The smells of space: horse pee and raspberries
Space might seem like vast nothingness, but it’s actually full of stuff … and that stuff smells.
Take comet 67p for example, which is hurtling through the skies at a cracking pace. Thanks to information collected by ROSINA (the Rosetta Orbiter Spectrometer for Ion and Neutral Analysis instrument), we know that there are some pretty pungent aromas coming from the comet’s coma—the cloud around its core.
If you were to get a whiff of it, you’d smell a mixture of rotten eggs (hydrogen sulphide), horse pee (ammonia), almond (hydrogen cyanide) formaldehyde and marzipan. If you have a sensitive nose, you’d also note tangs of vinegar (sulphur dioxide) and the sweeter carbon disulphide.
European Space Agency scientists think that as the comet gets closer to the sun, the makeup of the chemicals released will change. If this occurs, it will give us additional information about the chemical composition of the 67p.
This is exciting because comets are leftovers of the solar system’s beginnings more than 4.6 billion years ago. The more we know about 67p’s composition, the more we can learn about the formation of the solar system and how it has changed over time.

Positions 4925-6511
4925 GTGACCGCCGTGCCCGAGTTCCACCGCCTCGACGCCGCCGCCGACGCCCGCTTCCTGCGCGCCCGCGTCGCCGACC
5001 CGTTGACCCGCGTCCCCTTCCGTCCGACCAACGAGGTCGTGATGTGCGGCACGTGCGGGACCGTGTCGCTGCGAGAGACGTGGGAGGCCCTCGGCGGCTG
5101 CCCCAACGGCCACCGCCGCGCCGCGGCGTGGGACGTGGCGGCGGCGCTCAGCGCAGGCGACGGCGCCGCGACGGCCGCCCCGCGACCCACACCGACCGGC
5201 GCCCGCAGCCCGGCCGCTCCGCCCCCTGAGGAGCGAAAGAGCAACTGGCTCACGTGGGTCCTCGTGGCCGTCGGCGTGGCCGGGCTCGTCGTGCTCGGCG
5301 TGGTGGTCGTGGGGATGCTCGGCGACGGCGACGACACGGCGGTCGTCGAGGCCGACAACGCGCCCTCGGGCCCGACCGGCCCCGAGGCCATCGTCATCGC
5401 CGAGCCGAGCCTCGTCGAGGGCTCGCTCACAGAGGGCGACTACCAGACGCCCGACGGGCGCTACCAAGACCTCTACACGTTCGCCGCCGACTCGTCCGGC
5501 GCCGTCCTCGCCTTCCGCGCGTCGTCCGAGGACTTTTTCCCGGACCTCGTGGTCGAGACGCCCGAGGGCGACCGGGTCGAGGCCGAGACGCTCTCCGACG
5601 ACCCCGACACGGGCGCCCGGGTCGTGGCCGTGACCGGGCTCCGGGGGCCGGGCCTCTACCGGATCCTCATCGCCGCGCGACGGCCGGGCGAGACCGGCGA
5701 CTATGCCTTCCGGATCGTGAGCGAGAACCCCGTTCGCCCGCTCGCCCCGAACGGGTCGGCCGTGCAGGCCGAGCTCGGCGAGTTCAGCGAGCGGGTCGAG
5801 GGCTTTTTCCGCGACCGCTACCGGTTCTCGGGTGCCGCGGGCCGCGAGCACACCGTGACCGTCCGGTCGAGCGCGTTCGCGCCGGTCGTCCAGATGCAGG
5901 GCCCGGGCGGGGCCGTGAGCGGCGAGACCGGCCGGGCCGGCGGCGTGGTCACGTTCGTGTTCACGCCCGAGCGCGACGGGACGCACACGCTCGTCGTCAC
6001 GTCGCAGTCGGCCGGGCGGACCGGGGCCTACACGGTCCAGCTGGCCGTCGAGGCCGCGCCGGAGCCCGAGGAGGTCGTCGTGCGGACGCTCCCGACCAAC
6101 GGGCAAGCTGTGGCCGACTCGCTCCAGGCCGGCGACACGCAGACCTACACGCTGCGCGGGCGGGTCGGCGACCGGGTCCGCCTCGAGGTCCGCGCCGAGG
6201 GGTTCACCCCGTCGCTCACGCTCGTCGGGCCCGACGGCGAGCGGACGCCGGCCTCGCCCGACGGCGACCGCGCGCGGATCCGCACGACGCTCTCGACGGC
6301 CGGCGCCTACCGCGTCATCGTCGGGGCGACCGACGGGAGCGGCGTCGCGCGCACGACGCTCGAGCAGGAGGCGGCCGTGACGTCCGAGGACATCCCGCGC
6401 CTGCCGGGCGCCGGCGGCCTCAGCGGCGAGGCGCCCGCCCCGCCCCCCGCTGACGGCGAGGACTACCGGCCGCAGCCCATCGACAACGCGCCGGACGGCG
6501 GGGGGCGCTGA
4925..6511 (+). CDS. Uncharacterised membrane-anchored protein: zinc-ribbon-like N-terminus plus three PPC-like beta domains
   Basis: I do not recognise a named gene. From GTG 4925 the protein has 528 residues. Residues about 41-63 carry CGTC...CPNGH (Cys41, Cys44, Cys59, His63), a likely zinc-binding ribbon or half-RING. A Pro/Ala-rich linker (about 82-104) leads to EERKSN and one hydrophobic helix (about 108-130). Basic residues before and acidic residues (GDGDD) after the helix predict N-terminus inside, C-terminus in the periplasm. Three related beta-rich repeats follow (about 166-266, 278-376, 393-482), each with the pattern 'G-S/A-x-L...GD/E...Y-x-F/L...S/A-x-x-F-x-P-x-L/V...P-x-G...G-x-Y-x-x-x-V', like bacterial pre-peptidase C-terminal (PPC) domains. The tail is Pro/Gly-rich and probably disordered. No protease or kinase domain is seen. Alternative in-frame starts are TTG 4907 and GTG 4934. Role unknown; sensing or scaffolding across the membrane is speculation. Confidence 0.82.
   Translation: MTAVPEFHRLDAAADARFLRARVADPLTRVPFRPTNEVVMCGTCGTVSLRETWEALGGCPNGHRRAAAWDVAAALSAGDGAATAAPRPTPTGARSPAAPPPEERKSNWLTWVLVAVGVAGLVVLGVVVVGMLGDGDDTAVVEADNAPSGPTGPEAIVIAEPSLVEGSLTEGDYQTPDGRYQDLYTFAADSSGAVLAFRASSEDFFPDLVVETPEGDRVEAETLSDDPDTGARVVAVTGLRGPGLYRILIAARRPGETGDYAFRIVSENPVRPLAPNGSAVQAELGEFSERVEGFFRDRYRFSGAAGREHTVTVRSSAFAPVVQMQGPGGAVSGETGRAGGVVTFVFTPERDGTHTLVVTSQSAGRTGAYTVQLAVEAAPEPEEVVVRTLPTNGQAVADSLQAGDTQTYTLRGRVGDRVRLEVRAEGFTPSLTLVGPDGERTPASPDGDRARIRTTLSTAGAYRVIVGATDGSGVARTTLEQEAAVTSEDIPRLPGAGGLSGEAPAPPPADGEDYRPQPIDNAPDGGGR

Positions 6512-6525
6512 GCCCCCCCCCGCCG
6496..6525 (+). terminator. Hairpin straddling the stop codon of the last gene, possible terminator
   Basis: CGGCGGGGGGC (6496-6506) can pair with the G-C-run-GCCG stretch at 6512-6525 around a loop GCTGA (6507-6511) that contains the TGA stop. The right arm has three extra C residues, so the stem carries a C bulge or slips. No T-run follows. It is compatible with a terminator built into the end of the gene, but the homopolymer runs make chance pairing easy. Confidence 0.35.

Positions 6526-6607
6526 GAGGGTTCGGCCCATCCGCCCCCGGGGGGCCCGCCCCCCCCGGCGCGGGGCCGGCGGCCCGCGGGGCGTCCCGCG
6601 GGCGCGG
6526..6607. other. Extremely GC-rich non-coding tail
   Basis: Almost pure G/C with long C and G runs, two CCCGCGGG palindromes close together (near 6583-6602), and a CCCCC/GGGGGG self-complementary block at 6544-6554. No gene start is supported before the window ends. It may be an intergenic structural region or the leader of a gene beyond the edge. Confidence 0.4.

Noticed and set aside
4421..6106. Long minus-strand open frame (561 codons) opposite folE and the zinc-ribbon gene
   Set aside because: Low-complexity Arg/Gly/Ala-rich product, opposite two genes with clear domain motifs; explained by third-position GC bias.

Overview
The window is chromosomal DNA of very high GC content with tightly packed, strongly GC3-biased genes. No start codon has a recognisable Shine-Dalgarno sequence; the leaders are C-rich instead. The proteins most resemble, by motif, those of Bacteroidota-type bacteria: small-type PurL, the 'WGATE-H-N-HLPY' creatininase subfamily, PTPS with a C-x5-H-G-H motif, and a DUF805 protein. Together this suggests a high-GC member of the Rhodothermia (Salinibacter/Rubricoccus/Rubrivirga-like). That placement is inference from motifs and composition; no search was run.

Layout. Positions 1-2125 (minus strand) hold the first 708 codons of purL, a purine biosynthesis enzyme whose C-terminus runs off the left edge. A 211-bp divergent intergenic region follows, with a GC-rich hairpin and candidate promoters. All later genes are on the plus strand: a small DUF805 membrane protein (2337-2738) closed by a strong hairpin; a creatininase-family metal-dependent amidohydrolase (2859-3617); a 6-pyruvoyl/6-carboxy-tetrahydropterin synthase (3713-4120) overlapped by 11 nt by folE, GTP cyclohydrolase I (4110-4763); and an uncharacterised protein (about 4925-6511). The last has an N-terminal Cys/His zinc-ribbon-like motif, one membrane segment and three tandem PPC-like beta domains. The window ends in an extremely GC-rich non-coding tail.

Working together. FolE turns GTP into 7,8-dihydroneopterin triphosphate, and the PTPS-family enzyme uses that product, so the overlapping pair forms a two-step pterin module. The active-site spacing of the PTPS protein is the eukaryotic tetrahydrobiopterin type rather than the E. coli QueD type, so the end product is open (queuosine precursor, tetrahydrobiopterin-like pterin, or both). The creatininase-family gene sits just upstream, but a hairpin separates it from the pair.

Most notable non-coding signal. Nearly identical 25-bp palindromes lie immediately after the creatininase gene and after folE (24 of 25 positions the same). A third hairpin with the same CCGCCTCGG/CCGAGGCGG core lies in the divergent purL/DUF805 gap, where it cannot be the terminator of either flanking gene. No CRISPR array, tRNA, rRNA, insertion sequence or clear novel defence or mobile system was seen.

And what about Sagittarius B2, that colossal molecular cloud of gas and dust located 390 light years from the centre of the Milky Way? It hit the headlines a few years ago not because of its mass (which is several million times that of our sun), or even its density (up to 40 times denser than a normal molecular cloud). No, we Earthlings were fascinated because according to scientists, it smells like two of our favourite things: raspberries and rum.
After all the rotten egg smells apparently in the universe, it’s nice to know there’s at least something that might be worth inhaling (though only in theory—in reality, you’d die). Sagittarius B2 contains huge amounts of ethyl formate, which is the chemical responsible for giving raspberries their flavour. And if raspberries aren’t enough it has another unique trait—it also smells of rum.
The unique scents of Sagittarius B2 were discovered by astronomers who have been analysing the cloud in the hope of finding amino acids—known as the building blocks of life. While they haven’t found any yet, they believe it’s just a matter of time. But if one day you do happen to be travelling past Sagittarius B2 don’t be tempted to take off your space helmet and have a whiff—researchers also detected evidence of propyl cyanide—a lethal chemical you definitely don’t want to inhale.